Diagnostic Ultrasound for Possible Appendicitis

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AP Raghuthaman
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Full Name: A P Raghuthaman
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Diagnostic Ultrasound for Possible Appendicitis

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Possible Appendicitis? Study Supports Diagnostic Ultrasound
Linda Roach
December 30, 2013

Pediatric emergency departments can improve their diagnostic accuracy and expose fewer children to unnecessary radiation by adding selective ultrasonography to their diagnostic protocol for suspected appendicitis, according to a study published online December 30 in Pediatrics.Ashley Saucier, MD, from the Division of Emergency Services, Department of Pediatrics, University of Tennessee Health Science Center, and Children’s Foundation Research Institute at Le Bonheur Children’s Hospital, Memphis, Tennessee, and colleagues evaluated outcomes in 196 patients (aged 3 - 17 years) who presented at the University of Tennessee Health Sciences Center with abdominal pain. Under the study protocol, physicians assessed the patient's risk for appendicitis using a pediatric appendicitis score (PAS), which is a validated system commonly used in emergency departments. However, this 10-point scale of signs, symptoms, and findings from laboratory tests has been shown to have insufficient sensitivity and specificity to diagnose appendicitis by itself.

If the child had a PAS of 4 to 7 or was at intermediate risk, abdominal ultrasound imaging was performed at the treating physician's discretion. However, computed tomography (CT) scans were not part of the clinical pathway for such children. Children with high-risk PAS scores (≥8) were referred to a pediatric surgeon for management, and CT was performed only at the request of the surgeon.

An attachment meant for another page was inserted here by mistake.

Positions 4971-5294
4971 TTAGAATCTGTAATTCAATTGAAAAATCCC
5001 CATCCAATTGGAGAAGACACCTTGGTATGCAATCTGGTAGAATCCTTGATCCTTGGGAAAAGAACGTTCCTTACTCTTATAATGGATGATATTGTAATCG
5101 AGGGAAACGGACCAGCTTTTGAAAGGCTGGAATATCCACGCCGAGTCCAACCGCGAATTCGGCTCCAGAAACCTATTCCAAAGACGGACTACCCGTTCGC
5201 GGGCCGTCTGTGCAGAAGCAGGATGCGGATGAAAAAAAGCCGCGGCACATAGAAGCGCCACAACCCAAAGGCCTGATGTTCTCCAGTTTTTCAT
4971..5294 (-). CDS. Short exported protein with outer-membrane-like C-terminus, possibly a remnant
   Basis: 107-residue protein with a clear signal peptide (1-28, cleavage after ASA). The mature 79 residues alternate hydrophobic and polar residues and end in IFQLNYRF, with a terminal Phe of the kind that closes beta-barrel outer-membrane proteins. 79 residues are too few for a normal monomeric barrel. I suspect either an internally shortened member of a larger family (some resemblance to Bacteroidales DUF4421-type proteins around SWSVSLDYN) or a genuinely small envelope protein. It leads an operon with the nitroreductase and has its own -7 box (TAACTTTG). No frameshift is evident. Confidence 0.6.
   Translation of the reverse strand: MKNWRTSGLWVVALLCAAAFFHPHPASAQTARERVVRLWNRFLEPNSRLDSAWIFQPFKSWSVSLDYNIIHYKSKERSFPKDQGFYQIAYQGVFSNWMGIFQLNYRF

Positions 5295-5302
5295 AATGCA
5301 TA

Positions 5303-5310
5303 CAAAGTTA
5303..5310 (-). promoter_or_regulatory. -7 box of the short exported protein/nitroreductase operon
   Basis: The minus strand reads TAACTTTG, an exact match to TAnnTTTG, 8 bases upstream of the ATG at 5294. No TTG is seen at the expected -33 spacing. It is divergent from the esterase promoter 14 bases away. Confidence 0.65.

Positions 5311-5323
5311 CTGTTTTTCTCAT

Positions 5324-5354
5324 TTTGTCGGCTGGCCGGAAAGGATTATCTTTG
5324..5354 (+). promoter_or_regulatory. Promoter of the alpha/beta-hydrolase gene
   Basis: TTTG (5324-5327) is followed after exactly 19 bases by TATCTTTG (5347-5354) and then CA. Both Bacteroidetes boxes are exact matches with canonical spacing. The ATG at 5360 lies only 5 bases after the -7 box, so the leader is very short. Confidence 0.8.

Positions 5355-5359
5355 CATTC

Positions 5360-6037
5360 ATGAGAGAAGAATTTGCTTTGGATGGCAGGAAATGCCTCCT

This clinical pathway resulted in ultrasonography in 128 (65.3%) patients, and 48 (37.5%) of these exams were positive for appendicitis. CT scans were requested by the surgical consultants in 13 (6.6%) cases. Of the 65 patients diagnosed with appendicitis, none had a low-risk PAS score, 37 (56.9%; 95% confidence interval [CI], 44.4% - 69.2%) had an intermediate score and 28 (43.1%; 95% CI, 30.9% - 56.0%) had a high-risk score.Further analysis found that the pathway had diagnostic accuracy of 94% (95% CI, 91% - 97%), with a sensitivity of 92.3% (95% CI, 83.0% - 97.5%), specificity of 94.7% (95% CI, 89.3% - 97.8%), positive likelihood ratio of 17.3 (95% CI, 8.4 - 35.6), and negative likelihood ratio of 0.08 (95% CI, 0.04 - 0.19).

"Our results demonstrate that the diagnostic accuracy of our clinical pathway to risk-stratify patients with suspected appendicitis was superior to using the PAS alone, with significantly improved sensitivity and specificity," the researchers note.

This is important because it suggests that a PAS score combined with ultrasound could in most cases spare children with suspected appendicitis from undergoing CT, the researchers wrote. During the last decade, pediatricians have expressed alarm about the increasing use of CT for diagnosis in children because this exposes them to potential harm from the ionizing radiation.The authors have disclosed no relevant financial relationships.

Pediatrics. Published online December 30, 2013.

My comment- The accuracy of the PAS score will be dependent on the accuracy of the reading of Ultrasound.
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